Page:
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Eight students win Gilman international scholarships

January 15, 2021

A few weeks before Christmas, University of North Georgia (UNG) student Kimberly Burns received an early present. She and seven other UNG students were awarded the Benjamin A. Gilman International Scholarship. The program enables students who are eligible for the Pell grant to study or intern abroad for at least three weeks and gain skills critical to national security and economic competitiveness.

"This will be my first time to travel abroad and my first plane ride," said Burns, a senior pursuing a degree in East Asian Studies with a concentration in Chinese. "I'm excited and looking forward to a rewarding experience."

The 24-year-old from Boston, Georgia, plans to immerse herself in the Taiwanese culture and Mandarin Chinese language for nearly two months during summer 2021. Joining her for their own unique experiences in six other countries are seven others from UNG.

Simmons, a 20-year-old from Snellville, Georgia, is looking forward to her experience in China for two reasons. First, last spring she was selected as an alternate for the Critical Language Scholarship before the programs were suspended because of the COVID-19 pandemic. Second, she hopes to return to the country of her birth.

"I've always wanted to study abroad and improve my Chinese language skills," Simmons said. "But I've wanted to go to the place I was born since I was adopted from China."

Dr. Kathryn Quinto, fellowships adviser for the nationally competitive scholarships office at UNG, explained that the Gilman scholarship provides students like Burns and Simmons the opportunity to learn about another culture and language through an immersive experience.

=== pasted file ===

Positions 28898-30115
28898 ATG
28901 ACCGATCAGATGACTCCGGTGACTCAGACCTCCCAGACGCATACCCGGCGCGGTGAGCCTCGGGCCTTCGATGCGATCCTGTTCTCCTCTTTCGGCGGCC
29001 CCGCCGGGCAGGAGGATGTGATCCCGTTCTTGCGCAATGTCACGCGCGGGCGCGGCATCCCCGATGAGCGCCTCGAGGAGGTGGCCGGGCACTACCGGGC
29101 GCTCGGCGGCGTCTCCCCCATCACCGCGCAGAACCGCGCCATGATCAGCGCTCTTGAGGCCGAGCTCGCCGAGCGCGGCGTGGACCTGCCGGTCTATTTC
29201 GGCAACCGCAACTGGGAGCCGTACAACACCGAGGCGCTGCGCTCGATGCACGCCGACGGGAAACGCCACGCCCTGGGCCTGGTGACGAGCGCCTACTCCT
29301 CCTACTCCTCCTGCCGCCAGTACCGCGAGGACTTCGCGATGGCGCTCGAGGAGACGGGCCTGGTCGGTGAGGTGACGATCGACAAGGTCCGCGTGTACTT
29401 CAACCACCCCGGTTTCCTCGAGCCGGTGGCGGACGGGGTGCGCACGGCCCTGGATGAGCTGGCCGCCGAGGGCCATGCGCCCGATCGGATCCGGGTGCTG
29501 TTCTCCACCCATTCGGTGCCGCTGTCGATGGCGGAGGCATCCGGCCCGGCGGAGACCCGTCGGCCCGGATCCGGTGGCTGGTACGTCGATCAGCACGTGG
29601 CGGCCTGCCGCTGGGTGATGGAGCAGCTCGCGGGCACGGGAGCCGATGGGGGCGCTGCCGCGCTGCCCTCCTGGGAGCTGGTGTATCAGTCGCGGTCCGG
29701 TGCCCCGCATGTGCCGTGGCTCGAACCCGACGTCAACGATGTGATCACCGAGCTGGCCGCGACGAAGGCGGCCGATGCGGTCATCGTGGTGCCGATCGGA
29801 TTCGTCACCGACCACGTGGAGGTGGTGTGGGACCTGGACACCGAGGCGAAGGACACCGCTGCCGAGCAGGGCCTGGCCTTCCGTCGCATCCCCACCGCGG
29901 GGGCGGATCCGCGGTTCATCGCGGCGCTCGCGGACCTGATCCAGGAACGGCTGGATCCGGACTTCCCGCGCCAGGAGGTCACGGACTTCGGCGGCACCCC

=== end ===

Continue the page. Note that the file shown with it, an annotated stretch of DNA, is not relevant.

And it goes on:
"This helps broaden their perspective and strengthens their intercultural communication skills," she said. "It also helps them to be more competitive for graduate school and in their future careers."

Sisters Haley and Hannah Menees of Cumming, Georgia, said their trip to Peru will help them improve their Spanish-speaking skills, which is a priority for the aspiring doctors.

"I want to become an OB/GYN doctor, specializing in gynecologic oncology," said Haley, an 18-year-old freshman. "This trip will increase my linguistic proficiency and understanding of the underlying logic and values that affect the medical outcomes of the second-largest ethnicity in the United States, the Hispanic populations."

The sisters said they selected Peru for their study abroad experience to live with a host family.

"We want to meet with the locals and have that enriching cultural experience," said Hannah, a 20-year-old sophomore.

Quinto also credits the Center for Global Engagement (CGE) for promoting the study abroad programs in the new virtual environment and helping students find their ideal situation.

"CGE has been amazing in their outreach and support for students," Quinto said. "We collaborate with colleagues in CGE to advise students during each step of the application process."

Students interested in learning more about nationally competitive scholarships, including Gilman, should contact ncs@ung.edu for more information. Students interested in learning about study abroad opportunities through various programs may visit UNG's Center for Global Engagement.

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